[seqfan] Re: Counting problem

David Wilson dwilson at gambitcomm.com
Wed Jun 17 23:13:49 CEST 2009

BTW, I found this while working on Neil's old problem about the maximum 
persistence of a number under the product of digits map (A003001). This 
problem devolves to the persistence of numbers of the form 2^i*3^j*7^k 
and 5^i*3^j*7*k.

To eliminate some of the 5^i*3^j*7*k numbers, I was hoping to bound i by 
showing that a sufficiently large 5^i factor would force an even digit 
in the last i digits of 5^i*3^j*7*k. This would mean 5^i*3^j*7*k has an 
even digit and the digit 5, at the end. The product of its digits would 
then end in 0, and the second product of its digits would be 0, so that 
5^i*3^j*7*k would have persistence 2 and could be eliminated from 

Alas, I found that for any factor 5^i, no matter how large i was, there 
was some value of 3^j*7*k that made the last i digits of 5^i*3^j*7*k all 
odd. Oddly (sic), these last i digits seems to be unique.

I did some experiments which indicated there was exactly one multiple of 
5^i ending in i odd digits for 1 <= i <= 100, so I supposed it was true.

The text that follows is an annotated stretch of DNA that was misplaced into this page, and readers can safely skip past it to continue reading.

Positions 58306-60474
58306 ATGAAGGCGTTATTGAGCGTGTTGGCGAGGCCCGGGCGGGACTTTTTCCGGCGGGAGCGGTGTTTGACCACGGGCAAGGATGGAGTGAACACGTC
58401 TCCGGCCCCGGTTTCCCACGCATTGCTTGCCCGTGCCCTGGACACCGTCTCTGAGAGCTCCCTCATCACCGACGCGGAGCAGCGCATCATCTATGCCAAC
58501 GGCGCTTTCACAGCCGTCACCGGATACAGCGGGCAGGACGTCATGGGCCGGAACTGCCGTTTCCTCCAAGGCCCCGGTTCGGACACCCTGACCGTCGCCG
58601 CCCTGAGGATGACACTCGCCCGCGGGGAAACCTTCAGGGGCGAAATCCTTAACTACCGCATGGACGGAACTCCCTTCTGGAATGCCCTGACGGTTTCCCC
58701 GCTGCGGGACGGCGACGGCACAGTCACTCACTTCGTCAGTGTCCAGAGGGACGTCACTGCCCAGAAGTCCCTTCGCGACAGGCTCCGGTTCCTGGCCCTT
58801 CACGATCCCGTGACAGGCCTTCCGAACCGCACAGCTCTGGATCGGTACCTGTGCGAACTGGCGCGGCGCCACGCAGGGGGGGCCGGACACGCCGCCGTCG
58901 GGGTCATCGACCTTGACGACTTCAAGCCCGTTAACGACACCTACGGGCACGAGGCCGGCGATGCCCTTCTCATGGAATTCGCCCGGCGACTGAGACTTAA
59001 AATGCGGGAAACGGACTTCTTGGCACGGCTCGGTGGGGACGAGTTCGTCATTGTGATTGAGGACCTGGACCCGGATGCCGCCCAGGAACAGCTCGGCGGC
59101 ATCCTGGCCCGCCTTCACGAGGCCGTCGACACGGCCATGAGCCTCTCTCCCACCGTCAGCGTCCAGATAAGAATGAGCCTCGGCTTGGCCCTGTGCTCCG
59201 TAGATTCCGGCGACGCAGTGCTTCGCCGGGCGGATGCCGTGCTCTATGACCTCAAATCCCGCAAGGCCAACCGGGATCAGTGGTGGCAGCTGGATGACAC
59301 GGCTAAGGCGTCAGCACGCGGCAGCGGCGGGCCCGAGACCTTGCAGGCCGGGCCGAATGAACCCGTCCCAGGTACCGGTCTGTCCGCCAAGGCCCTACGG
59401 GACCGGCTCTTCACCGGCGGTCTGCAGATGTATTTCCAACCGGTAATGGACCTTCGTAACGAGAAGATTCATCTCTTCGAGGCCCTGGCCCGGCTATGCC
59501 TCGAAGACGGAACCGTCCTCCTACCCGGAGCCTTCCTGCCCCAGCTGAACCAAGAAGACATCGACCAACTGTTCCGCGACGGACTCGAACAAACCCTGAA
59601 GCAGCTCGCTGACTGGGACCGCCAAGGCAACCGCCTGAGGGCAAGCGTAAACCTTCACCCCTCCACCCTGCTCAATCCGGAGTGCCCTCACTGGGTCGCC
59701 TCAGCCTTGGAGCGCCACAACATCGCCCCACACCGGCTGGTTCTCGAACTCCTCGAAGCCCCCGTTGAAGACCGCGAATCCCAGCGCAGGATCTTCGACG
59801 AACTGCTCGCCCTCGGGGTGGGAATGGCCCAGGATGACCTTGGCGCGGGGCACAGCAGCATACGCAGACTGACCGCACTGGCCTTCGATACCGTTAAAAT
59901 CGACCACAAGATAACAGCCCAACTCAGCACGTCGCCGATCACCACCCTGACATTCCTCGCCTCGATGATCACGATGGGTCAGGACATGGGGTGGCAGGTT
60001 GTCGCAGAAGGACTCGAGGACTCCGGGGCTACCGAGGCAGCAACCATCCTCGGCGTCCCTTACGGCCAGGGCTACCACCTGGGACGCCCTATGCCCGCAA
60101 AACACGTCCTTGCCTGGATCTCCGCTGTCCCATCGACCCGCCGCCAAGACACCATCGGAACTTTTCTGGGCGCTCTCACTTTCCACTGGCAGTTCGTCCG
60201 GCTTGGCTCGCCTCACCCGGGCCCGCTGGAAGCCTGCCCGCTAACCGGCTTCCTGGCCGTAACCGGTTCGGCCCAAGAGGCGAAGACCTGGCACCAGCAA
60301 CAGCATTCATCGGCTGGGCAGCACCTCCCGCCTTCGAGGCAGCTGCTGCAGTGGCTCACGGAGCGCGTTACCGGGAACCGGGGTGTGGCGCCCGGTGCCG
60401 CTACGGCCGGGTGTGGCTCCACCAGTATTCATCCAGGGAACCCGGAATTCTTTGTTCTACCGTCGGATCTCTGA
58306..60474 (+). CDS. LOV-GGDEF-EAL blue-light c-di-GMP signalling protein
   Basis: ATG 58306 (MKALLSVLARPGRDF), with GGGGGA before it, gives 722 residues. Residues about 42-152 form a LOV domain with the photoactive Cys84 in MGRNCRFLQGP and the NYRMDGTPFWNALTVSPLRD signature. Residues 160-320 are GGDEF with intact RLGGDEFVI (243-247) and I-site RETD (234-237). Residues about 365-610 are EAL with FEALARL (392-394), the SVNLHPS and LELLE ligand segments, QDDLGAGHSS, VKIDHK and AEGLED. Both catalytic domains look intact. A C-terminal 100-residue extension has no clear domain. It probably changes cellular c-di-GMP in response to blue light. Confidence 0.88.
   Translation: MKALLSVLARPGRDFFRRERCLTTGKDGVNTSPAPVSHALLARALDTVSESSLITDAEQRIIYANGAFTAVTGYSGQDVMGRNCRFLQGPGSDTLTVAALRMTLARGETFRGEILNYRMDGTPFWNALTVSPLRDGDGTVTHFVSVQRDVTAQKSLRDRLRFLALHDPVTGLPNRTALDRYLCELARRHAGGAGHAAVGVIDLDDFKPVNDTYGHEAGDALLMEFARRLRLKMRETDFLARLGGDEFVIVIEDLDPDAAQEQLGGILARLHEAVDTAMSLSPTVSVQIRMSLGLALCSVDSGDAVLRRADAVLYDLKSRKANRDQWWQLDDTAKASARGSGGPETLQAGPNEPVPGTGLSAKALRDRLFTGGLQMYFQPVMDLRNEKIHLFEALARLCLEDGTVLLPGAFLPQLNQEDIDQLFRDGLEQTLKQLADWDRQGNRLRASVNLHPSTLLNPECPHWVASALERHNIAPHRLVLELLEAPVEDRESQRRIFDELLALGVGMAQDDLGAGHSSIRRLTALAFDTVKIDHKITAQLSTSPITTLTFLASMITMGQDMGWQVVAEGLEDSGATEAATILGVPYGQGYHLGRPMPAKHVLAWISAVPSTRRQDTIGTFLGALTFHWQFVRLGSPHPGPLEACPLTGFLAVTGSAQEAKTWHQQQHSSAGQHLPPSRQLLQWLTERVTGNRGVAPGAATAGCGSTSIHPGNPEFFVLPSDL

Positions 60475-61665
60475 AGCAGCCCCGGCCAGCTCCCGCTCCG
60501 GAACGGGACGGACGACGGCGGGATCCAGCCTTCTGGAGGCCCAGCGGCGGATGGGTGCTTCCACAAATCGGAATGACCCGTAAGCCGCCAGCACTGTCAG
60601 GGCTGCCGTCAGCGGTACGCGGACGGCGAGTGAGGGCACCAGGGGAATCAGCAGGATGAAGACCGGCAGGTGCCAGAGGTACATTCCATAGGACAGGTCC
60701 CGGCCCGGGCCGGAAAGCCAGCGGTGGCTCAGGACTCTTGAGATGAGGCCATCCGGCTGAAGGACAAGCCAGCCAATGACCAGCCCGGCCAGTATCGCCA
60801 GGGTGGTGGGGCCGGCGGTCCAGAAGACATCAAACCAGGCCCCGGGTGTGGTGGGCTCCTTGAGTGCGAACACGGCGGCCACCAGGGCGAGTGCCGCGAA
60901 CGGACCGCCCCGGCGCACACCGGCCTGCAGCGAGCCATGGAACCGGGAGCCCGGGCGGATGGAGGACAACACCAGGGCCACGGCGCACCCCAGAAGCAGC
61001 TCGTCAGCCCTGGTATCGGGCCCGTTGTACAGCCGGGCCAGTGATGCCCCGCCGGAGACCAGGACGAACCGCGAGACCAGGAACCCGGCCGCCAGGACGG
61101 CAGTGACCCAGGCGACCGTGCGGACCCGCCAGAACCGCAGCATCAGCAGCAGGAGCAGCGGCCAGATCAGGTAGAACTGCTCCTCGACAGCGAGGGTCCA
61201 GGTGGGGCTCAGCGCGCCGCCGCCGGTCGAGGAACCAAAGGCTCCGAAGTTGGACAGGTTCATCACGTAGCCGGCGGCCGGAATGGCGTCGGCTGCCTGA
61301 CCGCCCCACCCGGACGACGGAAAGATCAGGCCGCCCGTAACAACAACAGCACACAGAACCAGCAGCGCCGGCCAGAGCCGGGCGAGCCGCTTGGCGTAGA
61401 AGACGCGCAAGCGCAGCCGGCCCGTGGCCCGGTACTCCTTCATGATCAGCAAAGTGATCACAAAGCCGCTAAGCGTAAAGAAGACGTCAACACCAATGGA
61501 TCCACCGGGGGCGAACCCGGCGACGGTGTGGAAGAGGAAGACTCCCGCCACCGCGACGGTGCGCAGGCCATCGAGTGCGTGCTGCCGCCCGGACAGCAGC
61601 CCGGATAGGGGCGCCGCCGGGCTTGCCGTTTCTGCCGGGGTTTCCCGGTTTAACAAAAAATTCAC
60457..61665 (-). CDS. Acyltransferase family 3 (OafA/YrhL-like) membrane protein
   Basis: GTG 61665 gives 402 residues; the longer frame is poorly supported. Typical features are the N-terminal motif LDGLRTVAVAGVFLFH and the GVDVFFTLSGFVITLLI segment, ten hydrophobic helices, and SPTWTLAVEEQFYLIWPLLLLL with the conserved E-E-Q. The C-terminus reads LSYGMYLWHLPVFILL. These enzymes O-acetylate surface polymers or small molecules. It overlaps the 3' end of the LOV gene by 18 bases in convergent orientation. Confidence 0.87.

Tanya confirms this.

So let's take this as our hypothesis: For any k, there is a multiple of 
5^k that ends in a unique string v_k of k odd digits.

Letting k = i, we see that some multiple of 5^i ends in the unique 
string v_i of i odd digits. In other words

	c*5^i mod 10^i = v_i

for some c.

Now take w to be v_i with it first digit lopped of, that is

	w = v_i mod 10^(i-1)

So w has i-1 odd digits. But

	w = (c*5^i mod 10^i) mod 10^(i-1)
	  = c*5^i mod 10^(i-1) (since 10^(i-1) divides 10^i)
	  = 5c*5^(i-1) mod 10^(i-1).

so that w is the last i-1 odd digits of a multiple of 5^(i-1).

But by setting k = i-1 in our hypothesis, we see that the last i-1 odd 
digits of a multiple of 5^(i-1) must be v_(i-1). Since w fills this 
description, w = v_(i-1).

But this means that v_(i-1) = w is the last i-1 digits of v_i, by 
definition of w. This shows that v_(i-1) is a suffix of v_i, or in other 
words, v_i is formed by prepending an odd digit to v_(i-1), as you observed.

I can't help but think that there is some simply-defined 10-adic number 
which includes these suffixes.

Harvey P. Dale wrote:
> David:
> 	Is the answer always 1?  The numbers satisfying your conditions,
> starting with n=1, are 5, 75, 375, 9375, 59375, 359375, and 3359375.
> Note that once any such number is found, the number for the next higher
> n has the same ending digits with a prepended different odd digit.
> 	Best,
> 	Harvey

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